According to Henneberg, “There are officially more mobile devices in the world than people” (para. 1). Technology, among the world, is exponentially increasing, while spreading school to school, innovating the classrooms and taking over dusty 600 page textbooks and other traditional classroom learning tools. But, as the world changes, daily, with these new inventions, educators are starting to wonder if this change is sufficient for making our children better students. While the growth and worldwide spread of technology has spread, so have the arguments and debates concerning whether technology has a reliable role in enhancing student learning. All education systems want students to be engaged in learning, achieving good results, and developing the skills they need for the workforce today and tomorrow. Without being universally uniform in the way they are carrying out information makes it hard to reach that goal. Some schools assert electronics are providing better tools for our students, but on the other hand, educators share specific concerns about the technology being brought into their classrooms and having profound negative impacts in the learning environment such as creating distractions, costly investments, and lack of creativity.Order now
There are unbounded possibilities for learning when technology is integrated with students and educators. Teachers and educators say that technology provides “limitless learning” inside the classroom. Classrooms can now embed smartphones to create and record music, to develop e-books, to create apps, and organize group work. They can be used to “identify and critique a series of art images, and use Instagram to identify how young artists today apply Picasso’s techniques” (Orlando para. 4). Instead of mindlessly scrolling through social media feeds, students can use posts and blogs to enhance their learning as well. Textbooks give the same old information every year, and schools only replace these textbooks with new ones rarely. “The value is in getting real-time data” and having the capability to research the new world through the easy-access internet (Archibold para. 35). Today, anyone can use the internet to access libraries, encyclopedias, art galleries, news archives, and other information sources from anywhere in the world. This is a key advantage in the education field and the web is a treasure trove resource built for enhancing the process of knowledge and research. However, those who are against technology in the field of education within the classroom find that “student performance improves with the use of technology is misleading”, says Natasha Singer in an article found through the New York Times (para. 9).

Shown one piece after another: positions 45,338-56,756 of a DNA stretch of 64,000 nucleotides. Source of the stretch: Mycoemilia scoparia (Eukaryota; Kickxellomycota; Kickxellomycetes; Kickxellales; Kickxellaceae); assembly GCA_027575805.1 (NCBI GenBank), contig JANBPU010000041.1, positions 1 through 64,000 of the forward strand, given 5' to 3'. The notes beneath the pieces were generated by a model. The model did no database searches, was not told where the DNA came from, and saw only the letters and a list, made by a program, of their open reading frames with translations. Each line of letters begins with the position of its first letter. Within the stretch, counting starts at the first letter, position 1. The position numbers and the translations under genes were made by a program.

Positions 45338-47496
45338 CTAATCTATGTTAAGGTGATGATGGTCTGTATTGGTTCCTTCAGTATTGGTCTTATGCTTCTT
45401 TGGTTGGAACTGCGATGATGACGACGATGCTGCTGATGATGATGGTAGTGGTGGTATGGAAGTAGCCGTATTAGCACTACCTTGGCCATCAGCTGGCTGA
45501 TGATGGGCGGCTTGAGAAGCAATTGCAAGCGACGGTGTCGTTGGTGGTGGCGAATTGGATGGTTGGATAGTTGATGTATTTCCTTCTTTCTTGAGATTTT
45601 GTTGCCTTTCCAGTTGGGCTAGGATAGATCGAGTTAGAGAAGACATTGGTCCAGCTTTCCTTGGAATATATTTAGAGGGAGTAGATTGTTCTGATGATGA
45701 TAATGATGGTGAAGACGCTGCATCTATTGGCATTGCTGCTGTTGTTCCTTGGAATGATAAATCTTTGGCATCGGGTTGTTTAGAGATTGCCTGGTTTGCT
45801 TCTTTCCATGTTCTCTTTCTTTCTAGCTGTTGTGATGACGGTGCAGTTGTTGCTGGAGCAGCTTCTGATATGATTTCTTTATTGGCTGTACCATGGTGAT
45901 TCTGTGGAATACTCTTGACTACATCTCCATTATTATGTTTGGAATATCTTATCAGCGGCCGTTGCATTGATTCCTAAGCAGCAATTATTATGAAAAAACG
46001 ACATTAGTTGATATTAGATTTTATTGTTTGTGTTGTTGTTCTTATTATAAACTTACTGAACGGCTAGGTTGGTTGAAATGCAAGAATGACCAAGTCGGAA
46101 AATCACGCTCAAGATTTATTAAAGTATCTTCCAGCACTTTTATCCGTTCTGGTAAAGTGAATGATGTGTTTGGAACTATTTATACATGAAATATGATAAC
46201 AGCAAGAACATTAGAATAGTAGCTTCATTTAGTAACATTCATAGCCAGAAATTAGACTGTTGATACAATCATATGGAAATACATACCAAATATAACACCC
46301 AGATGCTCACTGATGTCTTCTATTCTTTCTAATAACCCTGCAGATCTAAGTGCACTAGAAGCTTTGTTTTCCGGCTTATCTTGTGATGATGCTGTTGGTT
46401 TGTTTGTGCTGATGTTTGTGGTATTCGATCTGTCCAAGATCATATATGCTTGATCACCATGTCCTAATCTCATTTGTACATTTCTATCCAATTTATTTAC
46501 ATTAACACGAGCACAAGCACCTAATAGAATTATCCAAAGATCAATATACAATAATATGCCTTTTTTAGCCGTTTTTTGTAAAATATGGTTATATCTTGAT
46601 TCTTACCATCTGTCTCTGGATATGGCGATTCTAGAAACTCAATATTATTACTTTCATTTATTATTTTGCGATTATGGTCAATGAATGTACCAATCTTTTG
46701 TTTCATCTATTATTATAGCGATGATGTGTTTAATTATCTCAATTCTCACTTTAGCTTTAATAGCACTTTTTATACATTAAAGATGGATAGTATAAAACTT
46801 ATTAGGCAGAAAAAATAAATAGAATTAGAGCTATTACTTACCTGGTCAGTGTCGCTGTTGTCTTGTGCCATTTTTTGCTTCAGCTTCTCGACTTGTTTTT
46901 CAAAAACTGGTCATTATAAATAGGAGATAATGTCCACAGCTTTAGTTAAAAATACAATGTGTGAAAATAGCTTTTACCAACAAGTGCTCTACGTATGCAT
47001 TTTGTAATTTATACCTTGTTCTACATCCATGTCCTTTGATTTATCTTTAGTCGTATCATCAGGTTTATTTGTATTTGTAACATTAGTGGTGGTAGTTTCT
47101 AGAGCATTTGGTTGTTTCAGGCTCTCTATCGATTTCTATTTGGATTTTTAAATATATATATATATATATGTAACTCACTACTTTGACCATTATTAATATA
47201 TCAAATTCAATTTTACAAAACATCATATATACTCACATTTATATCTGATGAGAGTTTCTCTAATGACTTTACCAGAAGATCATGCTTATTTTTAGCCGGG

Some believe computers might be killing more helpful paths of thought and discovery. With how easy it is to access to the internet , students “will only see as far as their “personal horizon”, with “no ken of what lies beyond” (Bruner para. 15). Students can breeze through classwork and meaningful assignments by searching the internet and not actually learning anything. They are cutting and pasting answers instead of finding them. Children have grown up having their questions instantly answered as long as they had access to the Internet. According to Henneberg, “Educators say that many children are not learning how to use physical maps to plot a location, use legends, or figure out scale”. This increase in technology has eliminated the process of critical thinking and has led students to let the internet do their brain’s work.